The Seahawks won 24-14 at Washington on Sunday and, according to Danny O’Neil of the Seattle Times, busted three “tired, outdated or just flat-out wrong” myths in the process.
Here’s O’Neil’s take with the AJC’s comments:
I. Seattle is wasting a championship-caliber defense.
This was the chorus in September after the Seahawks scored fewer than 20 points in four of their first five games. . . . Well, Seattle’s offense has come a long way since then, its relentless ground game combining with an increasingly aggressive game plan for its effective young quarterback to create an efficient, above-average NFL offense.
Comment: Can’t fade that analysis. Those 42 points the Seahawks hung on the 49ers speak volumes even when accounting for a blocked field goal for a touchdown. Sure, the Cardinals had eight turnovers in a 58-0 defeat but it’s rare for any NFL team to give up that many points (and the Falcons didn’t exactly light it up against Arizona). Seattle also put up 50 points on Buffalo–yeah, the Bills are bad but, again, NFL teams only get shredded like that every once in a while.
It’s worth noting, however, that two Seattle’s scoring outbursts came at home (more on that below). Seattle’s offense huffed and puffed to a 20-13 victory against the lowly Rams in the regular-season finale. And the Seahawks managed just 24 points against Washington’s lackluster defense in spite of holding the ball for more than 34 minutes and getting two turnovers.
II. Seattle is not built to come back from big deficits.
This is a logical assumption given the Seahawks’ propensity for running the ball. . . . But Sunday was the third time this season Seattle found itself down by double digits, and the second consecutive time it came back to win. The Seahawks trailed the Patriots by 13 points in the fourth quarter and scored two touchdowns in the final nine minutes to win in October. At Washington, the Seahawks were more methodical, running their way back into the game.
Comment: O’Neil notes that the Seahawks scored first in 13 of its 16 regular-season games so there’s not much to go on. But coming back from down 14-0 in a playoff road game is legit. Of course, the Falcons have been making comebacks all season.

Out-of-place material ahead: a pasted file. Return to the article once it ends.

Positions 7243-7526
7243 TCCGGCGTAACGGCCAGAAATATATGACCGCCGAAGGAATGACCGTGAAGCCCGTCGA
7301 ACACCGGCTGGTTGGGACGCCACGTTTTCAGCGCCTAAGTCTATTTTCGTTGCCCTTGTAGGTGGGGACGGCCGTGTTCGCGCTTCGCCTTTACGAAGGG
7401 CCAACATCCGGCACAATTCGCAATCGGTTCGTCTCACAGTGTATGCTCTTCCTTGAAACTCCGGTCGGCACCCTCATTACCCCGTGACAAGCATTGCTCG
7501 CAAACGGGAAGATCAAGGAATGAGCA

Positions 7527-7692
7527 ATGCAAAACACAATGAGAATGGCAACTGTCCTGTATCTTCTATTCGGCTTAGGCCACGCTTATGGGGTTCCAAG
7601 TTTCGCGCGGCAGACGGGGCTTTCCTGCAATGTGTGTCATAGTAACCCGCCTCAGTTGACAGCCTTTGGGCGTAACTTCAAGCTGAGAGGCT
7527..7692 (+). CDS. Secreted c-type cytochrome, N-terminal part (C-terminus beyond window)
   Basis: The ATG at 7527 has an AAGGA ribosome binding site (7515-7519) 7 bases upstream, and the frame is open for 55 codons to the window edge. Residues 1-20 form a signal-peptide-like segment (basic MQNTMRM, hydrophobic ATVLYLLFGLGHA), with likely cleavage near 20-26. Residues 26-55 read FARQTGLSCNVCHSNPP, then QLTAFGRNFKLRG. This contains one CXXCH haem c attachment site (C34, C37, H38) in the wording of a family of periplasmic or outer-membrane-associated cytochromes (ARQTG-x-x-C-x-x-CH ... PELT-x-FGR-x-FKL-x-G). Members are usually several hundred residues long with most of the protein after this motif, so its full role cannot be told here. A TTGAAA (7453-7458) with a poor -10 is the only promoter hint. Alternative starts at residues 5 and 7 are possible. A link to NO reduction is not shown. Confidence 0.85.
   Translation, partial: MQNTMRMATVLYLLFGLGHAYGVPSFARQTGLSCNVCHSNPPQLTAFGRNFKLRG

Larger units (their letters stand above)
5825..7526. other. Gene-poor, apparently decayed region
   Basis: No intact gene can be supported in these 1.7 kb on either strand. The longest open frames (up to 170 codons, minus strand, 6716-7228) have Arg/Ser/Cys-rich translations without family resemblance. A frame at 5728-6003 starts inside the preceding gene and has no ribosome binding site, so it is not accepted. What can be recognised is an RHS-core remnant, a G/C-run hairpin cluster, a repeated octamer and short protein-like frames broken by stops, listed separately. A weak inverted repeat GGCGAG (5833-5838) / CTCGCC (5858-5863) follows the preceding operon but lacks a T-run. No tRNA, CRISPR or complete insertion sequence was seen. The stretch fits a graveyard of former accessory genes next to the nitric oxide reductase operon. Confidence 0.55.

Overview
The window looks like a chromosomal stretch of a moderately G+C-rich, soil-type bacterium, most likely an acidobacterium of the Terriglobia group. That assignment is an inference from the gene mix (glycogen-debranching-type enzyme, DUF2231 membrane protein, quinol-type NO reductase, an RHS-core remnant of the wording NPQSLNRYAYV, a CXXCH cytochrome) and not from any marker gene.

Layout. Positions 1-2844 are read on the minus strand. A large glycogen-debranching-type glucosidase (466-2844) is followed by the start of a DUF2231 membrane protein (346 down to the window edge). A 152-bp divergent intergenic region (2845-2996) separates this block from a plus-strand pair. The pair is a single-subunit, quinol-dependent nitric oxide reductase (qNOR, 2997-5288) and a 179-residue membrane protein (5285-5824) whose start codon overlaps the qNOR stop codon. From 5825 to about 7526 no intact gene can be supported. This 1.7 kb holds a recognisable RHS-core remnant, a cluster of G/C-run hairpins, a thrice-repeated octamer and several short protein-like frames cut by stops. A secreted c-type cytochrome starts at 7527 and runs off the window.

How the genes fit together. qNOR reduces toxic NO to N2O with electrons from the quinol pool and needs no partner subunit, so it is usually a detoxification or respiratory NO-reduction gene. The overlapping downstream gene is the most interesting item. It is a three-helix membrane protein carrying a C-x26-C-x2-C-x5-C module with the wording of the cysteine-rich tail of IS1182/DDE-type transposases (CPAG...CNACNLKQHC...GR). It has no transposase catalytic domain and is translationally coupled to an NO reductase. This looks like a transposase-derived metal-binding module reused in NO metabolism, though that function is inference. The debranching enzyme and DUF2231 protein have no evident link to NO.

III. The Seahawks can’t win on the road.
There was a time you could make this argument. That, however, was in November when Seattle had lost five of six games on the road, and each of Wilson’s interceptions had occurred away from Seattle.
And while it’s true Seattle hadn’t won a road playoff game since 1983, it’s also true that 44 of the 53 players on Seattle’s roster weren’t alive when that streak started. So while it’s easy to make road games seem like this franchise’s bogeyman, it’s not exactly accurate after Seattle won at Chicago on Dec. 2 and beat Buffalo in Toronto two weeks later.
Comment: It’s not so much when the streak started as the fact the Seahawks had lost playoff road games in 2006, ‘07 and ‘10. But probably shouldn’t put too much stock in the past after that victory at Washington. (Also, if history is the focus, then note that the Seahawks won at least one playoff game each of the last five times they qualified for the postseason while the Falcons . . . well, you know.)
Still, Seattle’s victories at Chicago and Toronto can’t quite erase the memories of ugly flops at Arizona, St. Louis, Detroit and Miami. It’s one thing for the Seahawks to win at Washington, which barely won the mediocre NFC East; they’ll have to reach another level to win at the Georgia Dome, where the Falcons have been tough under coach Mike Smith.
OTHER RECENT STORIES